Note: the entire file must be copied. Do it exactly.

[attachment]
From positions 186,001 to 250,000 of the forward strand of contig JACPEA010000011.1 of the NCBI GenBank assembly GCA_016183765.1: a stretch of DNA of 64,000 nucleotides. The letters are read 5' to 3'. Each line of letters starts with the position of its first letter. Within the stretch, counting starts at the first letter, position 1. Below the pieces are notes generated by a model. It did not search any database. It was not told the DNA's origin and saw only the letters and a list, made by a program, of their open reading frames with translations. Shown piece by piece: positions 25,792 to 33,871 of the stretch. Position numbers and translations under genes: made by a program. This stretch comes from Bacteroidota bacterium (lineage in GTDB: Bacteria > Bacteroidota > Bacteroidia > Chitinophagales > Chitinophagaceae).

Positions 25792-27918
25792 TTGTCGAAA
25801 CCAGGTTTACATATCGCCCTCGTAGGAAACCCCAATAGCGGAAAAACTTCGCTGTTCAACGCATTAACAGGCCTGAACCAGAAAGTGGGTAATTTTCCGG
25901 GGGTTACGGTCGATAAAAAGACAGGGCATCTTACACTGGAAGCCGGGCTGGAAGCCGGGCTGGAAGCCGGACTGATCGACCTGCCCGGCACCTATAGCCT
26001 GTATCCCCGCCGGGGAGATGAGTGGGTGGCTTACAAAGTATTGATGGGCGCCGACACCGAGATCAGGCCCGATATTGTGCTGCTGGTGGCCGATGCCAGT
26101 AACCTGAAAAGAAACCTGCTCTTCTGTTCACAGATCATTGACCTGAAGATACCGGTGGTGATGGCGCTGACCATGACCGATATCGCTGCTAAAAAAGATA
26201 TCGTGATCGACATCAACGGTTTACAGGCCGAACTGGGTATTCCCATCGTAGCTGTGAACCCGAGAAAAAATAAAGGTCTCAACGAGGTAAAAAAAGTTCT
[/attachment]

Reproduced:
From positions 186,001 to 250,000 of the forward strand of contig JACPEA010000011.1 of the NCBI GenBank assembly GCA_016183765.1: a stretch of DNA of 64,000 nucleotides. The letters are read 5' to 3'. Each line of letters starts with the position of its first letter. Within the stretch, counting starts at the first letter, position 1. Below the pieces are notes generated by a model. It did not search any database. It was not told the DNA's origin and saw only the letters and a list, made by a program, of their open reading frames with translations. Shown piece by piece: positions 25,792 to 33,871 of the stretch. Position numbers and translations under genes: made by a program. This stretch comes from Bacteroidota bacterium (lineage in GTDB: Bacteria > Bacteroidota > Bacteroidia > Chitinophagales > Chitinophagaceae).

Positions 25792-27918
25792 TTGTCGAAA
25801 CCAGGTTTACATATCGCCCTCGTAGGAAACCCCAATAGCGGAAAAACTTCGCTGTTCAACGCATTAACAGGCCTGAACCAGAAAGTGGGTAATTTTCCGG
25901 GGGTTACGGTCGATAAAAAGACAGGGCATCTTACACTGGAAGCCGGGCTGGAAGCCGGGCTGGAAGCCGGACTGATCGACCTGCCCGGCACCTATAGCCT
26001 GTATCCCCGCCGGGGAGATGAGTGGGTGGCTTACAAAGTATTGATGGGCGCCGACACCGAGATCAGGCCCGATATTGTGCTGCTGGTGGCCGATGCCAGT
26101 AACCTGAAAAGAAACCTGCTCTTCTGTTCACAGATCATTGACCTGAAGATACCGGTGGTGATGGCGCTGACCATGACCGATATCGCTGCTAAAAAAGATA
26201 TCGTGATCGACATCAACGGTTTACAGGCCGAACTGGGTATTCCCATCGTAGCTGTGAACCCGAGAAAAAATAAAGGTCTCAACGAGGTAAAAAAAGTTCT